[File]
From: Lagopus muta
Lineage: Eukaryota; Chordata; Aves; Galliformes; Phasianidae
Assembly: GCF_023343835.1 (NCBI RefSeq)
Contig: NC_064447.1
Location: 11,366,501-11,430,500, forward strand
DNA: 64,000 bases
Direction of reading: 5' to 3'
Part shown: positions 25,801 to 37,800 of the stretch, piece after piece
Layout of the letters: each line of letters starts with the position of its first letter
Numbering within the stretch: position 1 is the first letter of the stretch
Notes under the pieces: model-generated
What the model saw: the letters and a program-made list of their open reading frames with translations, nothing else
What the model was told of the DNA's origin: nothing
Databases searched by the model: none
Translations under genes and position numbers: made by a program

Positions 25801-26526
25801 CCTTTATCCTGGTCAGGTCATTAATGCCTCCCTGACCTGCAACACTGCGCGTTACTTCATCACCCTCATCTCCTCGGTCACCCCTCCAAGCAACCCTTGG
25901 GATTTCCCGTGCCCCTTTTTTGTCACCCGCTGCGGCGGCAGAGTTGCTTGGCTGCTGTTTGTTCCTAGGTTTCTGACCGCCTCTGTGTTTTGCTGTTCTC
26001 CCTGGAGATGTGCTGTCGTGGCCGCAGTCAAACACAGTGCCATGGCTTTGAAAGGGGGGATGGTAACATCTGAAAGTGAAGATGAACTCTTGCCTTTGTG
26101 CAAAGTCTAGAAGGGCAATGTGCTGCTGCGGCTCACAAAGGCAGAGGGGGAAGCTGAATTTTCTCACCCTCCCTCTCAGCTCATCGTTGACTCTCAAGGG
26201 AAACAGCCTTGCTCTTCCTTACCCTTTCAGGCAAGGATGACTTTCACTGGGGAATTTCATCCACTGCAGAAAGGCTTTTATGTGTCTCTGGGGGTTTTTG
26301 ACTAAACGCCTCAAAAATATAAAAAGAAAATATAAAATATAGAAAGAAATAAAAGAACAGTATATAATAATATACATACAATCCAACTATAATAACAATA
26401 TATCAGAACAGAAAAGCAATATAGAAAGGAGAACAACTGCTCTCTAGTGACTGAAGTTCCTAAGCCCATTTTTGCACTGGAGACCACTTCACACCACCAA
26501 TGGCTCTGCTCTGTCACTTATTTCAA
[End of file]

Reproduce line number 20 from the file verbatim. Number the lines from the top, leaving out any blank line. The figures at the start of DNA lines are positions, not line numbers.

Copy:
26101 CAAAGTCTAGAAGGGCAATGTGCTGCTGCGGCTCACAAAGGCAGAGGGGGAAGCTGAATTTTCTCACCCTCCCTCTCAGCTCATCGTTGACTCTCAAGGG